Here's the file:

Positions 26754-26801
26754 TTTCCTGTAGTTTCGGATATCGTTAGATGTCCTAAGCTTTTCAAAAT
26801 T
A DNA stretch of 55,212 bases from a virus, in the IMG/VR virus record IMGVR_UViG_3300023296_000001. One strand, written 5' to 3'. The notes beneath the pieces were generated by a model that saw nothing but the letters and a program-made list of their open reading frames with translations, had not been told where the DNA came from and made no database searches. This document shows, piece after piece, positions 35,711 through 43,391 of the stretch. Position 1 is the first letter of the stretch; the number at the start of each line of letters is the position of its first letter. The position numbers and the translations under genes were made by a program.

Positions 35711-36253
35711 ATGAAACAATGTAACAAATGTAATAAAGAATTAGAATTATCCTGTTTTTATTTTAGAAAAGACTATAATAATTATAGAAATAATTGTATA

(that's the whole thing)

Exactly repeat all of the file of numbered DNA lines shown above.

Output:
Positions 26754-26801
26754 TTTCCTGTAGTTTCGGATATCGTTAGATGTCCTAAGCTTTTCAAAAT
26801 T
A DNA stretch of 55,212 bases from a virus, in the IMG/VR virus record IMGVR_UViG_3300023296_000001. One strand, written 5' to 3'. The notes beneath the pieces were generated by a model that saw nothing but the letters and a program-made list of their open reading frames with translations, had not been told where the DNA came from and made no database searches. This document shows, piece after piece, positions 35,711 through 43,391 of the stretch. Position 1 is the first letter of the stretch; the number at the start of each line of letters is the position of its first letter. The position numbers and the translations under genes were made by a program.

Positions 35711-36253
35711 ATGAAACAATGTAACAAATGTAATAAAGAATTAGAATTATCCTGTTTTTATTTTAGAAAAGACTATAATAATTATAGAAATAATTGTATA